If China is to become an economic superpower in the next century, financial markets will be essential to arbitrage risk. Such markets may fail to develop because of uncertainty over the role of government. Efficient financial markets will require that the Chinese Communist Party reduce its political leverage over economic decisions and decision makers.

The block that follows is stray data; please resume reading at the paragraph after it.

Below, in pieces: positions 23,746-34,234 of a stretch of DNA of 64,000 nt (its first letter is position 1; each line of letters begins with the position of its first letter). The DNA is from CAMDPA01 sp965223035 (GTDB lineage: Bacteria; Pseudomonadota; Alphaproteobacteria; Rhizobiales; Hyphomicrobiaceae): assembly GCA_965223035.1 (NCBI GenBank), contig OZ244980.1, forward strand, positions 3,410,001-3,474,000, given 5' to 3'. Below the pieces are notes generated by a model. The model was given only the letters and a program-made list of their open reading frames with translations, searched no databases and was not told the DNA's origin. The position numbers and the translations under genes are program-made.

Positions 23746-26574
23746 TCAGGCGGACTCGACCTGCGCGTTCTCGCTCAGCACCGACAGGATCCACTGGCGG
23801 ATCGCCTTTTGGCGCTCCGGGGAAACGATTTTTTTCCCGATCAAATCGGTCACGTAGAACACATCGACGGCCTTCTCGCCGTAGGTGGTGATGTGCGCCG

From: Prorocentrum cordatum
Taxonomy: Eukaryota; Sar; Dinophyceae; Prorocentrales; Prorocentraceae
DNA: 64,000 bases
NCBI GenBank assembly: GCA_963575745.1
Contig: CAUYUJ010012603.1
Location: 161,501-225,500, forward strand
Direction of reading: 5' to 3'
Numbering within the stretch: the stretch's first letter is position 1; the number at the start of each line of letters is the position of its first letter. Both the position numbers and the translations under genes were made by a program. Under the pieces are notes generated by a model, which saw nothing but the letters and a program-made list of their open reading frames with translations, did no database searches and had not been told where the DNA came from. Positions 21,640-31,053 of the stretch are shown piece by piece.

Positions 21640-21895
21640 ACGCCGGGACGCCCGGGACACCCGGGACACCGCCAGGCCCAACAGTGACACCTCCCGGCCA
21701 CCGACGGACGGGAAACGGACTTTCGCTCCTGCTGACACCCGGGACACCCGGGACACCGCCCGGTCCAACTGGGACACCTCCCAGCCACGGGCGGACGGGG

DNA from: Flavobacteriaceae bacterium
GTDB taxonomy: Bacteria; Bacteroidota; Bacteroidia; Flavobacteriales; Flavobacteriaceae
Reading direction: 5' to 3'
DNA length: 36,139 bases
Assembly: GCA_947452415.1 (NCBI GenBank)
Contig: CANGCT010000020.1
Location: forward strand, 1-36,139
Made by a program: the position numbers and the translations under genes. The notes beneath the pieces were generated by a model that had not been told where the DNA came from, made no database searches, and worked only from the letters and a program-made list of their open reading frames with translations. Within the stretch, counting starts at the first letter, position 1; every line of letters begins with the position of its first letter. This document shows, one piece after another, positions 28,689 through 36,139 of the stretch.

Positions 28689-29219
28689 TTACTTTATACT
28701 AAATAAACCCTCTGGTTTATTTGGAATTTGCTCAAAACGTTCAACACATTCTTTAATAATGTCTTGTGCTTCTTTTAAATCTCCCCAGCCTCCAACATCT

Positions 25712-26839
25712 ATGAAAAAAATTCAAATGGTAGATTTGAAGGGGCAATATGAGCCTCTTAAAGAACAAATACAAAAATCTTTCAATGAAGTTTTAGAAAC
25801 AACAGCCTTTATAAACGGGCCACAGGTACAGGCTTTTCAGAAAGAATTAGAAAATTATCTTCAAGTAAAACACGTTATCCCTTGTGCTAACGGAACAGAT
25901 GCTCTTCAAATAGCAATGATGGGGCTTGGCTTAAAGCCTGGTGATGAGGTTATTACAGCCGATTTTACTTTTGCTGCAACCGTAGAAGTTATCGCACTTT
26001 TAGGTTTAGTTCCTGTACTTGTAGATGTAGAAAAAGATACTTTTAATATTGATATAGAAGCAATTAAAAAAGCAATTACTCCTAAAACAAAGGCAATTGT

Not every newly industrializing country has well-functioning liquid financial markets in which investors can diversify their risks. Nor do all developing countries have efficient legal systems in which a broad range of property rights can be enforced. China, for example, has experienced considerable growth without either liquid financial markets or an efficient legal system by using intermediaries--officeholders who construct broad exchange networks that are based on relationships rather than on formal institutions. The reputation of individual power brokers and the strength of their connection to party power centers provide the system's coherence. The capital requirements for future growth, however, may surpass the capability of these intermediaries, putting the system under severe strain. To overcome this strain, alternative methods of contracting agency relations that will require considerable elaboration of the legal system are needed. A rule- compliant, constitutionally grounded society and economy must be established so that contracts can be maintained independent of the personal authority of power holders. The danger of not acting is a liquidity crisis, intensified by the absence of institutions to reduce risks.